For the last couple of years, this blog lived on a Digital Ocean droplet. Hosting on Digital Ocean worked well, and I have no complaints about their service. But I like consistency. I spend most of my time in AWS for work and personal projects. So I decided to move this blog to AWS.

Step one was deciding how I wanted to run the blog.

  1. Option one would be a 1 to 1 copy of the infrastructure on Digital Ocean by running the ghost process directly on the instance.
  2. I could run a Docker container in something like ECS, or Fargate. Running on a container service would necessitate that I ran a separate database instance and provided local storage for uploaded files and other content.
  3. Option three is a hybrid approach of options one and two. It allowed Docker to manage the required dependencies, in this case, Nginx and Ghost.

I settled on option three. Currently, this blog is running on an ARM-powered instance with an Nginx container proxying requests to the Ghost container. There is also a container that periodically spins up, creates a tarball of the content directory then uploads that to S3 for backups. The bytes you received on your device came directly from CloudFront. The public pages of this blog have an extended cache TTL, so my little instance hardly ever sees traffic. The one tradeoff I made with this, is the homepage can take a couple of hours to update when I publish a new post. Because I get literally dozens of visitors a month, this doesn't matter.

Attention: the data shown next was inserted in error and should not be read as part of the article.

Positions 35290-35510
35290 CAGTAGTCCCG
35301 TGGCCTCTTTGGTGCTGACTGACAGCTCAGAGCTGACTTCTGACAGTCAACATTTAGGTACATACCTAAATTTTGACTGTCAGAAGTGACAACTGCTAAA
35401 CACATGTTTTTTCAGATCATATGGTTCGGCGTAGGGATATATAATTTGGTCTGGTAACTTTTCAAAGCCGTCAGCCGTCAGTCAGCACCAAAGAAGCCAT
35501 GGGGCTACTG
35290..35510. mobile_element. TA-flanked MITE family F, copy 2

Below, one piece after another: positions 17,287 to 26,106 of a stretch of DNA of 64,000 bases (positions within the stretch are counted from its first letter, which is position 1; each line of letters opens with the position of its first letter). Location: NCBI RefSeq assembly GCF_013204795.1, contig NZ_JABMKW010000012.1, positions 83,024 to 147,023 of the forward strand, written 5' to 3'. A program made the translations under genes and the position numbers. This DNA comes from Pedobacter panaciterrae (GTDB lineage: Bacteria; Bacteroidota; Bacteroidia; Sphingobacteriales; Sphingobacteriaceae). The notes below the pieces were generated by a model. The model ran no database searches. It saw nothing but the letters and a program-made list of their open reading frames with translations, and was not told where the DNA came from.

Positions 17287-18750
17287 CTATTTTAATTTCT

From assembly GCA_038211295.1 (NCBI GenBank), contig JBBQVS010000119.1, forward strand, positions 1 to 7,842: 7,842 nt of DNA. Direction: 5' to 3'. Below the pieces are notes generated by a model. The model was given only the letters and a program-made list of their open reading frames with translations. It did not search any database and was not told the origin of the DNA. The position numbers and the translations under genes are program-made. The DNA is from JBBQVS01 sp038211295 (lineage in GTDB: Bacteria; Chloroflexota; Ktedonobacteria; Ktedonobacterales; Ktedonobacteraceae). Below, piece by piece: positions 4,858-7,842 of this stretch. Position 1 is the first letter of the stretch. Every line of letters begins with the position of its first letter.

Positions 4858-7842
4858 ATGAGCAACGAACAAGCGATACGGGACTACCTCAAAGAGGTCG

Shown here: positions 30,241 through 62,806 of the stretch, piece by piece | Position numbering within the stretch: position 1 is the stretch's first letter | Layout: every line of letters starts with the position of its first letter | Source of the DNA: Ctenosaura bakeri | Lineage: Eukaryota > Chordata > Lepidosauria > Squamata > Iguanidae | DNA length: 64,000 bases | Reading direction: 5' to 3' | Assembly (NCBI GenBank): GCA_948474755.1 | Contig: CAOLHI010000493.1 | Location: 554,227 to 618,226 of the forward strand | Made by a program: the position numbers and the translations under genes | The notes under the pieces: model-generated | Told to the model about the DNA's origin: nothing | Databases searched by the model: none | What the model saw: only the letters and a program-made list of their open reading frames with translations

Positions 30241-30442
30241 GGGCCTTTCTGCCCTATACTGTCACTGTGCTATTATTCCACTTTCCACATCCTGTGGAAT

The one catch and the reason CloudFront doesn't talk directly to the Ghost instance is SSL. CloudFront performs the SSL termination then talks to the instance over HTTP. CloudFront doesn't support sending an X-Forwarded-Proto header that Ghost requires. Because of this, Ghost will try and redirect all requests to https. But the client is already on https. So you get stuck in a loop. Because of this issue, Nginx writes the X-Forwarded-Proto header before proxying. Adding this header tells Ghost that we have already taken care of SSL, and it should just serve the requested page on HTTP.

Some things still on my todo list. When an instance is stood up, I have to ssh into it manually and pull the latest backup then un-tar it inside the correct volume. The ssh step isn't a big deal, but it's an extra step. I would like for this to happen automatically. Additionally, the IP address assigned to the instance is static. I want to use randomly assigned IPs and update the DNS record in Route53 when hosts come or go.

Those two items are far from "blockers," and this blog has been running on AWS for a couple of weeks now without issues.